If moving in with a family, I found residences located in multicultural metropolitan areas in Burton to host the best primary and secondary schools. Mosley Academy, located on Anslow, ranks among the best primary schools. Other performing primary schools include Shobnall Primary, William Shrewsbury on Chruch Road Stretton and John of Rolleston, among others. Secondary schools make up the highest number of institutions in the city. What’s more, the town’s council intends to add 2,600 secondary schools in the areas.
The town has a few universities and colleges with the most famous being Burton & South Derbyshire College located at the centre of Burton city. This college has attracted 13,000 students from the surrounding towns and villages and provides a vast range of courses. The student population is rather diverse as there are 14-19-year-olds, the employed workforce pursuing training courses and higher education and part-timers. The University of Wolverhampton School of Health has a presence in Burton at the Health Education Centre offering a nursing program.
The Burton-on-Trent railway station is the primary means of transportation in Burton. It is located on the Cross Country Route and has two platforms: the first serves London, Derby, Nottingham and the North while the second serves the South, Tamworth and Birmingham. East Midlands has been tasked with operating the trains. Burton also has municipal buses that are operated by Arriva Midlands. It services a range of towns, including the Edge Hill, Derby, Winshill and Tatenhill, among others. Burton also boasts two airports, namely Tatenhill and Branston.
There is plenty to do here. Being a fan of theatre productions, I kept up to tabs with the latest stage productions at the Brewhouse Theater. I also enjoyed the most recent movies showed on their multi-screen cinema. There is also a musical theatre at the Burton Operatic Society, which produces two productions every year. Burton also hosted a School of Speech and Drama where amateur actors honed their craft. After its closure in 1984, an in-house amateur company called the Little Theater Players was formed and has since continued running the place as an independent amateur drama company.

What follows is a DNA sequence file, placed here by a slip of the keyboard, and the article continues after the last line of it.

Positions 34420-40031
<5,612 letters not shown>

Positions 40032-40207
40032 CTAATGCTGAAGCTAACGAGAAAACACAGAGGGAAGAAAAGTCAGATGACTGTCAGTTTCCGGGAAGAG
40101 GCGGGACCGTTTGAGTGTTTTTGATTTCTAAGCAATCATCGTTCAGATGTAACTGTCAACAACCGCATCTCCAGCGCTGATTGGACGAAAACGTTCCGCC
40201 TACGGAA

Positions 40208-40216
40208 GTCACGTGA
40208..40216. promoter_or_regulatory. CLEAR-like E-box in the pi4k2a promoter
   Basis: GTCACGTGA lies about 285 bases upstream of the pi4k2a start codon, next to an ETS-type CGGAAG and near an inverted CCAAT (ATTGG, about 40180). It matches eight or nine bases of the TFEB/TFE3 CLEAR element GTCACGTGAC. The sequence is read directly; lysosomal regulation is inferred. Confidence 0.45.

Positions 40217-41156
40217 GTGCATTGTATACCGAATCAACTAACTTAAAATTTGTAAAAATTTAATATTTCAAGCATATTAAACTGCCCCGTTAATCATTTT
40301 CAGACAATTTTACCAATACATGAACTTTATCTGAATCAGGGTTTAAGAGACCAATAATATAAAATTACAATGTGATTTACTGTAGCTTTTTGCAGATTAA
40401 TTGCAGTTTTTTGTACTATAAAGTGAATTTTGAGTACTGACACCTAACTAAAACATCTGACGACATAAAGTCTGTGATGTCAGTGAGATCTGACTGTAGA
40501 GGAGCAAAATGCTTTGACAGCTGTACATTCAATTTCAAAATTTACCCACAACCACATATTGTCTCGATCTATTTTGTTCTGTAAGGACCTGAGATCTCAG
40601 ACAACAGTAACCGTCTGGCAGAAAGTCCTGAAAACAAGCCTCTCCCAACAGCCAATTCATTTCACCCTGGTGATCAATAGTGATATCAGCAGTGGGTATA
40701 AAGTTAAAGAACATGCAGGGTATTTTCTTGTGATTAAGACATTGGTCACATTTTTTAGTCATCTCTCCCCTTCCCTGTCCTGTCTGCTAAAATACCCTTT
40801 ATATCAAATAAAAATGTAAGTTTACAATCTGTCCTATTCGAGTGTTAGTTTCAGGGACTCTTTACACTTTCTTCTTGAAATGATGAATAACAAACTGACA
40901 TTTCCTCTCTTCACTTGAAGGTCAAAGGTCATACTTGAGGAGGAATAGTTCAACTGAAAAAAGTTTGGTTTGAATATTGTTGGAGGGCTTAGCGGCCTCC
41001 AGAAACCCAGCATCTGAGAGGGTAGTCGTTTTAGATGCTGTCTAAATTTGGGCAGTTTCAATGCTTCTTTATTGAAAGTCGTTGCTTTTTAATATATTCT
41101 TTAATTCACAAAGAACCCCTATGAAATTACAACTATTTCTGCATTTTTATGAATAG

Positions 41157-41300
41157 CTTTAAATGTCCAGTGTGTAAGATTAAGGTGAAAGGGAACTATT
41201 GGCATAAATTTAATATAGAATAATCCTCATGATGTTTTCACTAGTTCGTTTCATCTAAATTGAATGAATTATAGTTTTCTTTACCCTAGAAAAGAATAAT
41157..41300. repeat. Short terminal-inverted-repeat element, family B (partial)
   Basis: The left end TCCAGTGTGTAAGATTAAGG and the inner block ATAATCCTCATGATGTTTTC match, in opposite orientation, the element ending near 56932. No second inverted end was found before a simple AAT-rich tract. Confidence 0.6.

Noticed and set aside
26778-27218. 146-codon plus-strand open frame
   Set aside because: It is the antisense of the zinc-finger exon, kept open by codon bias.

Is Burton Upon Trent a Good Place to Work?
Yes, if moving to the UK permanently and looking for a job, Burton Upon Trent is a quite a prospect. The city has low unemployment rate thanks to the numerous industries that have been set up in the area. As at the year 2018, the rate stood at 4.7% which is a significant drop in the last five years. This figure includes 875 people aged 18 to 24 who claim unemployment benefits. The top five companies in the town (Hilton, Shaw Healthcare, Voyage Care, The Royal British Legion and Marston’s) are credited with employing the largest population.
Most people are trained to be plant and machine operatives while others have ventured into elementary occupations. Professional occupations, sales and personal services have the lowest percentage of employed people. The employed workforce is made up of full and part-time employees. There are more female workers taking on part-time trades compared to their male counterparts.
The average income for a median household is £43,586, which is an increase from £40,000 recorded in 2006, though by a small margin.